From this point on, TY pretty much had us in the bag. It was like a primitive form of viral marketing dependent solely on our lust to like things that others don't know about. I dare any of you to deny that there has been a time in your life where a friend said, "Hey, check out this new band, isn't it awesome?" and you turned your nose up in much-anticipated aloof glee and told them, "Oh, I've known about them for years. I've been listening them since way before they were famous." It's in our basic human nature, and TY caught us in the act. They somehow managed to convince us that owning one of these $5 pellet-stuffed plushies gave us some sort of coolness capital.

In case you were wondering, this entire collection is currently for sale for a mere $200 by an Oklahoma seller. I'd stay strike while the iron is hot on these ones. She claims some are "very valuable". That's why they're only $200 total. What a steal!

Vast segments of society bought into this marketing strategy wholeheartedly. TY threw in some other nice touches to further tug at our ever-gullible heartstrings, including a signature tag on each beanie indicating this particular model's unique name, birthday, and accompanying aww-inducing poem. Despite the fact that our Squealer the Pig was just one among dozens in the beanie bin we plucked him from, TY had us convinced that he was somehow ours in a unique one-of-a-kind way not possible in this age of mass-produced toys. Well played, TY.

To further add fuel to the frenzied fire, TY opted to premiere and retire new favorites at a whim, prompting us all the more quickly to consume these toys on the assumption that their availability was extremely limited. This was mostly untrue, of course, though it certainly eased the transition from poseable prop to coveted collector's item. While the product's major consuming demographic had originated as allowance-toting youngsters, middle-aged hobbyists soon saw some appeal in the collection of these limited-availability stuffed animals. Adults took to the internet in droves, operating frantic chat rooms and forums on the possibility of this or that Beanie Baby facing retirement or possessing some rare attribute. Over a very short period of time, the amassing of Beanie Babies segued from toy ownership to investment opportunity.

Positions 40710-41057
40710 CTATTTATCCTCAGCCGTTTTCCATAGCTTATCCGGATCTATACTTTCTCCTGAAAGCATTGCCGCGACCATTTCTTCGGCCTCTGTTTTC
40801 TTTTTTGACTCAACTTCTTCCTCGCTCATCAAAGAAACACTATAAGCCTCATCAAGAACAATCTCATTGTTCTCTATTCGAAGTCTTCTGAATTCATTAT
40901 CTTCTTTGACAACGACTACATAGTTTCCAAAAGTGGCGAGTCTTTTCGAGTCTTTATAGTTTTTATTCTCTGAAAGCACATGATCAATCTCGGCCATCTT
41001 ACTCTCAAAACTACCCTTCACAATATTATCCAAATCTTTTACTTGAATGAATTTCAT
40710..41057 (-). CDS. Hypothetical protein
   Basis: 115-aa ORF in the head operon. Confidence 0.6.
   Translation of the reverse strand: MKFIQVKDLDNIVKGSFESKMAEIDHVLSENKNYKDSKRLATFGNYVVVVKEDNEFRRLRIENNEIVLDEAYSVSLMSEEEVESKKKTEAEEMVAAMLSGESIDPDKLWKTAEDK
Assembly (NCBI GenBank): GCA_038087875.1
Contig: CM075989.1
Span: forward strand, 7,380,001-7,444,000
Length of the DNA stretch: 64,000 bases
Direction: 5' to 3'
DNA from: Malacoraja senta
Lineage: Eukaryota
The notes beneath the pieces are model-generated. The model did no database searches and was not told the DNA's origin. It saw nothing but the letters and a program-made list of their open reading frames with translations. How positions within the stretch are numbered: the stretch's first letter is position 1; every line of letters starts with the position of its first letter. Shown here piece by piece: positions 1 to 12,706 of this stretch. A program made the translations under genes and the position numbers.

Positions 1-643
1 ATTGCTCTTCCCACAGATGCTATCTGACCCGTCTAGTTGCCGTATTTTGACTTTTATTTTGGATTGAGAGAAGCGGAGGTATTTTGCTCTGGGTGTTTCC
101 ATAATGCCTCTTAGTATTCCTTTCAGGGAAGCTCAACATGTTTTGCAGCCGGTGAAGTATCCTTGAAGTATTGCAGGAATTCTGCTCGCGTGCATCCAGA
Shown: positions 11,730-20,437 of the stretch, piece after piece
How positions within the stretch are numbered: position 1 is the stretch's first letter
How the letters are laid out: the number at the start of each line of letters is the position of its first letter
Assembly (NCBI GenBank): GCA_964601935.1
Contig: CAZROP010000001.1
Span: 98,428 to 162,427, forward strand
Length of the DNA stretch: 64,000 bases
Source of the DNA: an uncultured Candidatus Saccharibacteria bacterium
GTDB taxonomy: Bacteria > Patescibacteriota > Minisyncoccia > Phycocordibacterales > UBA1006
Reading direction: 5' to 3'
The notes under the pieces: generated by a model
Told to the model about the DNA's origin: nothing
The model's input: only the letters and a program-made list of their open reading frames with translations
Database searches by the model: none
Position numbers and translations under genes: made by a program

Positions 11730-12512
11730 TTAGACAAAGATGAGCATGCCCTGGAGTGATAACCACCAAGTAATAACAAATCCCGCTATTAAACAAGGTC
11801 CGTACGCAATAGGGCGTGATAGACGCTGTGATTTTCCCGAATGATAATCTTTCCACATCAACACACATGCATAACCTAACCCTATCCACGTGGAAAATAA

Because there was no means of knowing whether a certain Beanie would be retired, reinstated, or available in only limited quantities, collectors quickly began cataloging the trajectories of their favorites and charting out their chances for financial success. I personally made a brief foray into Beanie collectorship upon the realization that I had indeed purchased a limited edition original wingless Quackers the duck on a field trip in fourth grade. Almost immediately after coming to this exciting and undoubtedly profitable conclusion, I dug up my old pal Quackers from a pile of forgotten stuffies only to find the unthinkable: it was leaking beans. Well, leaking plastic pellets, at least. I could have been an elementary school thousandaire, but TY's original shoddy workmanship (or perhaps my inability to play gentle) had thwarted this lucrative opportunity. In case you were wondering, I'm still fairly bitter over the whole incident.

Thanks for nothing, Quackers

While the narrow of window of opportunity was still open on the craze, companies and individuals fought for their own corner of this fad market. McDonald's introduced a "Teenie Beanie" Happy Meal toy tie-in, releasing miniature versions of the popular collectibles. On the far more extreme side, some individuals got involved in black market knockoff Beanie Baby rings, including a couple from my hometown who were fined a whopping $150,000 for their Beanie impropriety and a hefty $11,000+ to each of their victims. Now, of course, I'm just kicking myself for not have seeking out my neighbors as Beanie Baby suppliers. Screw the profits I could have gained from Quackers; that settlement would have been far sweeter.

My own childhood greediness aside, it also seems TY was not above capitalizing on tragedy and circumstance to turn a tidy profit. The company released a limited edition Princess Diana bear almost immediately following her tragic death in 1997, offering an extremely limited quantity to ensure they turned the highest profit from her untimely demise. TY also had a tie-dyed Garcia bear in circulation, undoubtedly styled after the late Grateful Dead guitarist. Garcia's family sued and TY acquiesced, but you've got to admire their gumption. We're talking about the same company that tried to pawn off some allegedly non-Obama daughter related "Sweet Sasha" and "Marvelous Malia" dolls this past year. These stuffed animal people can be ruthless.